Diet Tracker Showdown: MyFitnessPal Vs. Lose It

Diet Tracker Showdown: MyFitnessPal Vs. Lose It

Whether you’re trying to keep to a strict calorie count, or just your favourites too. Let’s see how they stack up.

The Contenders

Diet Tracker Showdown: MyFitnessPal Vs. Lose It

There are tons of diet trackers out there, but these two have long been popular and versatile options. Both are easy to use, remind you to enter each meal, and give you a big-picture view of your nutrition for the day. You can also log and track your weight through these apps.

  • MyFitnessPal (free, iOS/Android) is part of Under Armour’s kingdom, alongside MapMyRun and other fitness apps. It’s full of features and connects easily to other devices.
  • Lose It! (free, iOS/Android) is simpler, but still does everything a diet tracker needs to do. Its most obvious edge over MyFitnessPal is a feature to quickly enter foods by photo recognition, so you just have to snap a picture of your plate to get started.

Both are free, but offer a premium level with more features. MyFitnessPal’s subscription costs $US9.99 ($13)/month or $US49.99 ($65)/year, and offers extras like the ability to set calorie goals for different days or different meals, a spreadsheet export, and the option of tracking exercise without increasing your calorie goal (an approach that may be best in the long run).

Lose It’s premium subscription is $US39.99 ($52)/month. It lets you create goals for different nutrients (for example, making sure you get a certain amount of a vitamin) and lets you track more goals than just weight, including body measurements and the amount of water you drink each day.

Both Make Entering Foods Quick and Painless

Diet Tracker Showdown: MyFitnessPal Vs. Lose It

Since you’ll be entering foods several times a day, this task needs to be smooth and fast. Fortunately, both apps can add foods quickly, and have multiple ways of doing it:

  • Choose one of your recently used foods.
  • Search for a food from their database, which includes packaged foods and restaurant meals.
  • Indicate that this meal is the same as a previous one (handy for leftovers).
  • Add a recipe, either manually or by pasting the URL from a recipe website.
  • Enter a food that’s not in the database, by copying all the numbers from its nutrition facts label.
  • Enter just the calories for a new food (good for when you have the label but don’t feel like entering everything).
  • Scan the barcode from a label.

Once you’ve been using the app for a while, adding recently used foods is the quickest. We all tend to come back to the same foods over time, so once you find or enter your favourite salad, it will be there in your list when you have it again next week.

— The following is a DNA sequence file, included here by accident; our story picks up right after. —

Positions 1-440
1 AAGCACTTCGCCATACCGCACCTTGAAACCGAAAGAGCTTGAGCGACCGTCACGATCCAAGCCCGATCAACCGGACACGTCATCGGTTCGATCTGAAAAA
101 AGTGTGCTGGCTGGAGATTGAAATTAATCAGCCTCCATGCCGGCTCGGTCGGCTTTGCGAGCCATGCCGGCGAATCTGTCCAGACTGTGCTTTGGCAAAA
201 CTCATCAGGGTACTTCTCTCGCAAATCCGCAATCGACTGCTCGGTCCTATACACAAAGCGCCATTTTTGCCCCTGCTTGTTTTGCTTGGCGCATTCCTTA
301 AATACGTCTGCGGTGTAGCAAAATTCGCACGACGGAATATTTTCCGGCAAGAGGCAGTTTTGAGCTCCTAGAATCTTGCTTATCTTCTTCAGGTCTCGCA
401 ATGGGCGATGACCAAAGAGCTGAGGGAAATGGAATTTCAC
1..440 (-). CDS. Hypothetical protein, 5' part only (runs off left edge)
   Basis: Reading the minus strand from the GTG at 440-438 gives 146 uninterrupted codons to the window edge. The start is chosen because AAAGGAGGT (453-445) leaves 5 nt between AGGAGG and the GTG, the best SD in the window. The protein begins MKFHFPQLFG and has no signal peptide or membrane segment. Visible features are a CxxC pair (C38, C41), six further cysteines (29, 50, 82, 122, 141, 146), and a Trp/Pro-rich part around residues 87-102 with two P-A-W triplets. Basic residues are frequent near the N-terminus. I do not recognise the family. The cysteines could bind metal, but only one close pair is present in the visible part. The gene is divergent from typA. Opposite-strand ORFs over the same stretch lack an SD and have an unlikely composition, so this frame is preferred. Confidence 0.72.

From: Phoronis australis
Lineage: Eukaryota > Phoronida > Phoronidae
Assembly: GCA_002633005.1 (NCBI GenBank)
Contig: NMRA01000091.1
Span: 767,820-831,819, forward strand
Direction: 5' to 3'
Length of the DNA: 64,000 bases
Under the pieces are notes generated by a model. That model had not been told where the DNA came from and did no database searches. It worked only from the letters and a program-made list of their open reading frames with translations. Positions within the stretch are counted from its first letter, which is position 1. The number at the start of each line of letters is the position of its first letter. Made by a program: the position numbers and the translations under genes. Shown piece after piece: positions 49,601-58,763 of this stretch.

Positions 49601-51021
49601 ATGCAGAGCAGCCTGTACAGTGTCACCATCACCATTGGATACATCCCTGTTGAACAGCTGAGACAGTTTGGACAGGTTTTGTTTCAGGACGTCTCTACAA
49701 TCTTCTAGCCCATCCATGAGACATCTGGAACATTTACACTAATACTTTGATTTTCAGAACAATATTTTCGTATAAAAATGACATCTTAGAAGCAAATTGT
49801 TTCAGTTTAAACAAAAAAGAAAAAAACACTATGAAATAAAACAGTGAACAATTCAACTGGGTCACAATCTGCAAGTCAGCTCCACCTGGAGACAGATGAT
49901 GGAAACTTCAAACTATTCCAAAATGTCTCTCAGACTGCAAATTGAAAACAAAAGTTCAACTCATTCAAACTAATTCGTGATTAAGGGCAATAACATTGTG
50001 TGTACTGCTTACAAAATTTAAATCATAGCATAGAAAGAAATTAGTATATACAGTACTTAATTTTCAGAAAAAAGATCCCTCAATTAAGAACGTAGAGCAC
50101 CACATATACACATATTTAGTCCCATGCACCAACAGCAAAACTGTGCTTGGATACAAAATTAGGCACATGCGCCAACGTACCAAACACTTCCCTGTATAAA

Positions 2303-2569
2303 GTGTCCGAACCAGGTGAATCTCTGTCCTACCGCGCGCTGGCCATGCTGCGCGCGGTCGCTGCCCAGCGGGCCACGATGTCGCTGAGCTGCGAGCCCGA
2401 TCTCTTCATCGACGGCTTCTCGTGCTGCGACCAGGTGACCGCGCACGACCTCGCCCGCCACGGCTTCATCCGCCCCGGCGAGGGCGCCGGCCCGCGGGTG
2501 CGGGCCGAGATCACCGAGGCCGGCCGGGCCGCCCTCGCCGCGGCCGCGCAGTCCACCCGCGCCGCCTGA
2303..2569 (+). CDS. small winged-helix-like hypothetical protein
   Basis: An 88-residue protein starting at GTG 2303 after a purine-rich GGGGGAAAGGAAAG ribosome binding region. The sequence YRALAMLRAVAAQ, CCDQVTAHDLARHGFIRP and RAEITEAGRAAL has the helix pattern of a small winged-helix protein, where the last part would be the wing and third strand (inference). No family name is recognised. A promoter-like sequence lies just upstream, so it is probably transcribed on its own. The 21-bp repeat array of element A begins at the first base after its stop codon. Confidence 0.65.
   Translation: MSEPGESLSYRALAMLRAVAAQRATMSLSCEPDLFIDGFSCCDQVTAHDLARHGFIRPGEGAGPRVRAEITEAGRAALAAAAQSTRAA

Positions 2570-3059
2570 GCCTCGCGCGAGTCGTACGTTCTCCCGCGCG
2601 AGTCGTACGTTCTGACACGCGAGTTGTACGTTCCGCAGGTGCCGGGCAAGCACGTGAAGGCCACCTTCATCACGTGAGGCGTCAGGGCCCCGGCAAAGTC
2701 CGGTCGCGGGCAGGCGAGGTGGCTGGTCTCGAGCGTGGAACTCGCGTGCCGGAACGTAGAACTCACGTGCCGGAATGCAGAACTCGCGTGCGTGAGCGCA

Lose It has a tiny edge over the competition here, with three shortcuts:

  • Quick Add: You can enter a food quickly, without having to enter all of its information, by just punching in its calories, fats, carbs, and proteins. MyFitnessPal has the same feature, but limits you to calories in the free version.
  • Search Restaurants by Location: If you’re sitting in a restaurant when you browse the restaurant foods, Lose It can use your location to find the right restaurant without searching. Unfortunately, the feature didn’t find my local Wendy’s, so I had to search for it anyway.
  • Snap It: If you snap a picture of your food, the app will pop up a series of labels that represent guesses for what it might be. Tap a label, and you’ll find yourself in a search for that item. This worked great for a glass of red wine (guess: red wine) but not for a chicken dinner. Lose It guessed pancakes, hummus, and ice cream; chicken wasn’t even in the top ten. They say the feature is still in beta, so it may improve. Still, I found it handy as a shortcut to search for some items. It also keeps a thumbnail of the photo next to that meal in the app, which is a nice visual reminder of what the meal actually was.

We’re going to declare this a narrow win for Lose It, but not everyone will feel the need to use those extra features.

Accuracy Is Hard to Call

Diet Tracker Showdown: MyFitnessPal Vs. Lose It

Both apps have an extensive database of foods, although neither was totally reliable. For the same 127.57g portion of steak, MyFitnessPal listed 156 calories and Lose It listed 328. From other food items, it seemed MyFitnessPal was more likely to give a lower estimate, but it also gave me a lower total calorie goal. MyFitnessPal seems to have more users complaining about inaccurate calorie counts, but that may just be because it has more users overall.

Without more complete data on accuracy, it’s hard to say whether one app is reliably more accurate than the other. Calorie counting is never going to be totally accurate, anyway, so take any numbers with a grain of salt.